Your poisonous presence so toxic
Triggers emotions that torment and crush.
As my heart threatens to implode, crush;
A bright, tiny ember in my soul
Flickers and flames to fight the toxic
You. The shining torch rising against you, toxic
creature, filled with lies meant to crush;
So powerful now is the rage within my soul.
Desire glowing, oh my soul, threatened no more from the toxic, my lips long for other lips to crush.
An example of a this month’s poetry slam style, the tritina.
I would first like to note that this is in no way, shape or form a cooking blog. I am a competent cook, but I find cooking really gets in the way of things that I want to do. I’ve been known to get annoyed that my husband finds it necessary to have dinner every night. EVERY night. The nerve.
Still. Every now and then I come across a recipe that is so delicious that I am compelled to share. This Chicken Bacon Wild Rice Soup is one such recipe. Click on the name and you will find the blog from which I originally pinned the recipe. The list of ingredients follows. The ones in red are changes that I made.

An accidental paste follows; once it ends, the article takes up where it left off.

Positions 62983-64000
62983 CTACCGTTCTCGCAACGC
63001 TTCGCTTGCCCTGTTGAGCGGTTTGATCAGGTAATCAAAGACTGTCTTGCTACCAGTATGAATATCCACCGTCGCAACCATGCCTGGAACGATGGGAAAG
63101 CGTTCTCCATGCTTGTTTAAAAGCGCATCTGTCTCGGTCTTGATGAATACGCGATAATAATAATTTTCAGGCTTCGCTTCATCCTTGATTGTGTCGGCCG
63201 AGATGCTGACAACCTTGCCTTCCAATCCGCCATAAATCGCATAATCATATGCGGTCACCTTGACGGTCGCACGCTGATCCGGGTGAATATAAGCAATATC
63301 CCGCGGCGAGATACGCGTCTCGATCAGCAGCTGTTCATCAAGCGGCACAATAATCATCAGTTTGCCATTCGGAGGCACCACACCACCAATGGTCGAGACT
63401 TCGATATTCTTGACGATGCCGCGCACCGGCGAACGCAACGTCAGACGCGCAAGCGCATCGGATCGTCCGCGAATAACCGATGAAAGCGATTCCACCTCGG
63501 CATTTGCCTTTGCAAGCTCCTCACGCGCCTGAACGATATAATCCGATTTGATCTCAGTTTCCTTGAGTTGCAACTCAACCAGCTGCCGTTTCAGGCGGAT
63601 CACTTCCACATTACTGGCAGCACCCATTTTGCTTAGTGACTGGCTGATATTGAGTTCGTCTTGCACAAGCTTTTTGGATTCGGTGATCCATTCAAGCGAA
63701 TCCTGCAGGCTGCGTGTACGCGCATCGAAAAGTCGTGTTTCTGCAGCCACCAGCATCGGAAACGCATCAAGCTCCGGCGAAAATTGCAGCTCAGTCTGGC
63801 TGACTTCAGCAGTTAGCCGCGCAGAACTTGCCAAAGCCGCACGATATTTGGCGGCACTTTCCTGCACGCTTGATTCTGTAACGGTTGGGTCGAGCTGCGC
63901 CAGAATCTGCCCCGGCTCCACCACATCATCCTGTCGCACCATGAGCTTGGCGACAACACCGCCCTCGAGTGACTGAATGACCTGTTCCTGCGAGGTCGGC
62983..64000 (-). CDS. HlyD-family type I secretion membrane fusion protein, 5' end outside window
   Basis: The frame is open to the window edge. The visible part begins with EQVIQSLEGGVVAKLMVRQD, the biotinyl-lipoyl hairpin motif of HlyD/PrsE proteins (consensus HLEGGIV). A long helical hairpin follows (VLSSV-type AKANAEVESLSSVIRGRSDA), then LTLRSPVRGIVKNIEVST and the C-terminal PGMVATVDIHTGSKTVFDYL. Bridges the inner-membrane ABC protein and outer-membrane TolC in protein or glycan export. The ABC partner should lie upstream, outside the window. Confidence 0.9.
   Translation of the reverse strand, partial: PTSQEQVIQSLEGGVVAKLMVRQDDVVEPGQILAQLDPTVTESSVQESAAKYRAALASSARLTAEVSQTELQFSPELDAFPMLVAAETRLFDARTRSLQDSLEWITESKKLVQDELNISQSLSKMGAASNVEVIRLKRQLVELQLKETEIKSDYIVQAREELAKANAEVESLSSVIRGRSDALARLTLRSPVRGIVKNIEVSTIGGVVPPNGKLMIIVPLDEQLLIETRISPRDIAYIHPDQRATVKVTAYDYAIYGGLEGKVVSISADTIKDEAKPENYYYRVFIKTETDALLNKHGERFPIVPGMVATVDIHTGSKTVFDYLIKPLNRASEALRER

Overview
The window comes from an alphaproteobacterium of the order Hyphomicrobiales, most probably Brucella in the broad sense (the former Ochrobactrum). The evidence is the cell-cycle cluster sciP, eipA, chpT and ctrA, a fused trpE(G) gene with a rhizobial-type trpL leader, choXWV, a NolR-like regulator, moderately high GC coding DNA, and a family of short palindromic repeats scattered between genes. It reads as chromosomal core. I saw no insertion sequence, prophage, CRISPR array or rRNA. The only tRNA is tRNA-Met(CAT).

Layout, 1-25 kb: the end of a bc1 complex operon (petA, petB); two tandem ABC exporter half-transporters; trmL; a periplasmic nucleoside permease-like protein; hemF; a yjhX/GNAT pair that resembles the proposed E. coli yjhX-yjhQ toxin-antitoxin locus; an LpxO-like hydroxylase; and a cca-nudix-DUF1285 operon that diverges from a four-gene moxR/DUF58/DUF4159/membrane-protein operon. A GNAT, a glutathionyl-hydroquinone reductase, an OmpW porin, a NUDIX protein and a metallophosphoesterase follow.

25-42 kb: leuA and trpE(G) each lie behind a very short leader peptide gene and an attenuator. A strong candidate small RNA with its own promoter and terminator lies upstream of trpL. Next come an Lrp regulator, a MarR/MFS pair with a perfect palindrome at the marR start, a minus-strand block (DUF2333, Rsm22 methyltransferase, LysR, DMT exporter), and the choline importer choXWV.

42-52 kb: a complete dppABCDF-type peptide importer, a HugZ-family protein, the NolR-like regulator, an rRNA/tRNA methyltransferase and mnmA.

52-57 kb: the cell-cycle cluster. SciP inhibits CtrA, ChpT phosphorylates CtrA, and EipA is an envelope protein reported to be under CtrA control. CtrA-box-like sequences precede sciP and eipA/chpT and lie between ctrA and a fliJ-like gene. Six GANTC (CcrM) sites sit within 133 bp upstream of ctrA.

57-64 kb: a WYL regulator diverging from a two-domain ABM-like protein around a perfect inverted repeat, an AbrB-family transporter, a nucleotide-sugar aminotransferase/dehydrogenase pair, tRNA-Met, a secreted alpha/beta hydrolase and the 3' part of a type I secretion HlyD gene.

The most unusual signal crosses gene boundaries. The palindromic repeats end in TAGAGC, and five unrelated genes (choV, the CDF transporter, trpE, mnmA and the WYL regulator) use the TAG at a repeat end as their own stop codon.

You dump all of the above in a large saucepan (what I call my Dutch oven), bring it to a boil, reduce heat and cover, cooking until the rice is tender. About 30-45 minutes.
Melt the butter in a medium saucepan.
When the butter is melted, dump in the mushrooms, stirring them around until they look almost done.
Dump the above over the butter/mushrooms and stir until the mushrooms are coated. Real cooks, this is probably not the right way to do it, but it works for me.
Gradually stir the half and half into the butter/mushroom/flour mixture, cooking until slightly thickened.
Add the chicken and bacon to the broth/rice/carrot mixture. Add your creamy half and half mix with the yummy mushrooms into the broth/etc mixture, stirring it well. Do not boil.
Stir this every once in a while for at least 30 minutes on low. The longer the soup heats, the more it will thicken. Mine is hanging out in the fridge until we get home from Christmas tree shopping, at which point we will turn on the SEC Championship game, and while it pains me, I will root for Alabama over Florida. When the game starts, I’ll put the soup on the burner to reheat, letting it simmer until about half-time.
I don’t have a huge repertoire of recipes that I use, so this may not be entirely accurate, I passionately believe that this is the best soup ever!